Lay the Foundation

A strong foundation includes having written board member expectations, job descriptions, policies, in addition to the written process, strategic board composition matrix, and the goals for incoming board leadership. Many organizations keep all of these materials together in a packet called a board recruitment plan.

Before recruiting new board members, review, revise, or create the following:

  • An updated board member job description An up-to-date job description informs prospective board members of their roles and responsibilities
  • A board member letter of agreement The letter of agreement, sometimes referred to as board expectations, helps both new board members and current officers understand exactly what is expected of each board member

Providing this information early is an easy way to improve your board recruitment process.

It is also important to have established policies regarding terms, term limits, conflicts of interest, the process and criteria for re-nomination to the board or for removing a board member, and the board’s role in fundraising. Sample job descriptions, letters of agreement, and policies can be found in The Nonprofit Policy Sampler.

Once you have your policies in place, mapping an organized recruitment process not only makes it possible to fill vacancies on a board in an effective and speedy manner, but it creates a foundation for building a skillful and diverse board over the long-term. The combination allows the organization to cultivate potential candidates and to prepare them to join the board when the time is right.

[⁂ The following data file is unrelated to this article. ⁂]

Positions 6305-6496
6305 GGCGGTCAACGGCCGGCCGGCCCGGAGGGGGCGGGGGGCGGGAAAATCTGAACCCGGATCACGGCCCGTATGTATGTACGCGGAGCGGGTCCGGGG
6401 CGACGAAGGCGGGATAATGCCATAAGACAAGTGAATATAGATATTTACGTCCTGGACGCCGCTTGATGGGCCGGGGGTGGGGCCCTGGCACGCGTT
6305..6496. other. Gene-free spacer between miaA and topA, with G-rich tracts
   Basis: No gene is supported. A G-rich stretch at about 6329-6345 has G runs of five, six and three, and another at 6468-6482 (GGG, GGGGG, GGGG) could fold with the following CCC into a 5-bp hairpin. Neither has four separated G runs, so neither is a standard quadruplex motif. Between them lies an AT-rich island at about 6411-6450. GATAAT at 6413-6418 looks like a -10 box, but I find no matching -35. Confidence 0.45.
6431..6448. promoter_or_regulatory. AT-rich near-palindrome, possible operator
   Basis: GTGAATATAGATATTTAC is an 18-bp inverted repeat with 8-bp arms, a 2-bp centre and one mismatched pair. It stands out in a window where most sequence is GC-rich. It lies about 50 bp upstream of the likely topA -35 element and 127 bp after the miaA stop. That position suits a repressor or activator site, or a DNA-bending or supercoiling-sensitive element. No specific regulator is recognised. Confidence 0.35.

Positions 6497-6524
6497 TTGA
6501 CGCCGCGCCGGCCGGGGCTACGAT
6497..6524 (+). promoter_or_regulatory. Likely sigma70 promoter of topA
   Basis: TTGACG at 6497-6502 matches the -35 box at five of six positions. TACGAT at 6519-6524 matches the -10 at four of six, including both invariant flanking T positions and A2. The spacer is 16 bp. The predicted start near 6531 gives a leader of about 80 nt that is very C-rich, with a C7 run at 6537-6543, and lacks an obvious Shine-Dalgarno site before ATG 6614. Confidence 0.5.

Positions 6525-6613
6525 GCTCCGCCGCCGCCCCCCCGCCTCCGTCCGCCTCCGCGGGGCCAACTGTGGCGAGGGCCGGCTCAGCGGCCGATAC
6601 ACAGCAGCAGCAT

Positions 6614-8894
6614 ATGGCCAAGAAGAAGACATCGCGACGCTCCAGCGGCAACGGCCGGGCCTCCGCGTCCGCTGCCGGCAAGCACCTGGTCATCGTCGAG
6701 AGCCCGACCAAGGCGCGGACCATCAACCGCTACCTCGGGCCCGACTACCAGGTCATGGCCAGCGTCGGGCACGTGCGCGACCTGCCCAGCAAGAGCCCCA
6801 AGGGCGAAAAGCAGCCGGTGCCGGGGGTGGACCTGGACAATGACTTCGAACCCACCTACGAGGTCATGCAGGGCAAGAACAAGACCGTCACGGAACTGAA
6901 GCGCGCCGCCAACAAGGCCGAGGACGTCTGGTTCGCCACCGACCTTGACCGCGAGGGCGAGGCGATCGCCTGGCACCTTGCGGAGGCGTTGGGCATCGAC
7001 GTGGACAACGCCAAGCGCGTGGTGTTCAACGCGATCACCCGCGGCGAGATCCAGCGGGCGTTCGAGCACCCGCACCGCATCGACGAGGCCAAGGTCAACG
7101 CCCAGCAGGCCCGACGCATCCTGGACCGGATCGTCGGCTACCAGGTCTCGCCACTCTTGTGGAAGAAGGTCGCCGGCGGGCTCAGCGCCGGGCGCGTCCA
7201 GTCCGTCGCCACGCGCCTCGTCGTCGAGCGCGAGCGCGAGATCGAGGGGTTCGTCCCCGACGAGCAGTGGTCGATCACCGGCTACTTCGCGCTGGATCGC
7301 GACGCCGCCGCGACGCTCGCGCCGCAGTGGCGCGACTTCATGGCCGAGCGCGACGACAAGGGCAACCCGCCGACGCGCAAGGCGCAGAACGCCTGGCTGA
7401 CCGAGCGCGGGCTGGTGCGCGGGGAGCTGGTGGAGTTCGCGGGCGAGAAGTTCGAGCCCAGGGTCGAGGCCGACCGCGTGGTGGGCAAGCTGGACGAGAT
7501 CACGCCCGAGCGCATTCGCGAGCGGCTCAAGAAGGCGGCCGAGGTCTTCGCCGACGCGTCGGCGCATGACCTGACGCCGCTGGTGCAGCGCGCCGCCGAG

Who plays which role in board recruitment?

The search for board members should be an ongoing collaborative effort by the individual board members, the appointed committee, the full board, and the chief executive, with the board leading the process, usually through the governance committee.

A well-balanced and functioning board depends on the sustained hard work of the governance committee. Its task is to find the best candidates, introduce them to the benefits of serving on your board, interest them in joining the board, present the candidates to the full board, and after the final nomination and vote make sure the new board members are well equipped to do the best possible job.

Individual board members may suggest candidates and committee chairs may recommend committee members who are not current board members.

The chief executive can provide valuable assistance to the governance committee by assessing the board’s current needs, identifying valuable prospects, and helping to inform and integrate new board members into their new roles.

While the chief executive has a role to play in board recruitment, they should not handpick board members or exert undue influence in selecting candidates.  It is a clear conflict of interest for a chief executive to select the board members who ultimately assess their performance and determine their compensation. The chief executive should not recommend for possible nomination individuals with whom they have a personal, business, or family relationship and should clearly disclose if they have a prior or current relationship with a candidate being considered by the governance committee.

Ready for the next step?

Have you outlined your recruitment process? If so, now it’s time to think about your ideal board composition.

Envision your ideal board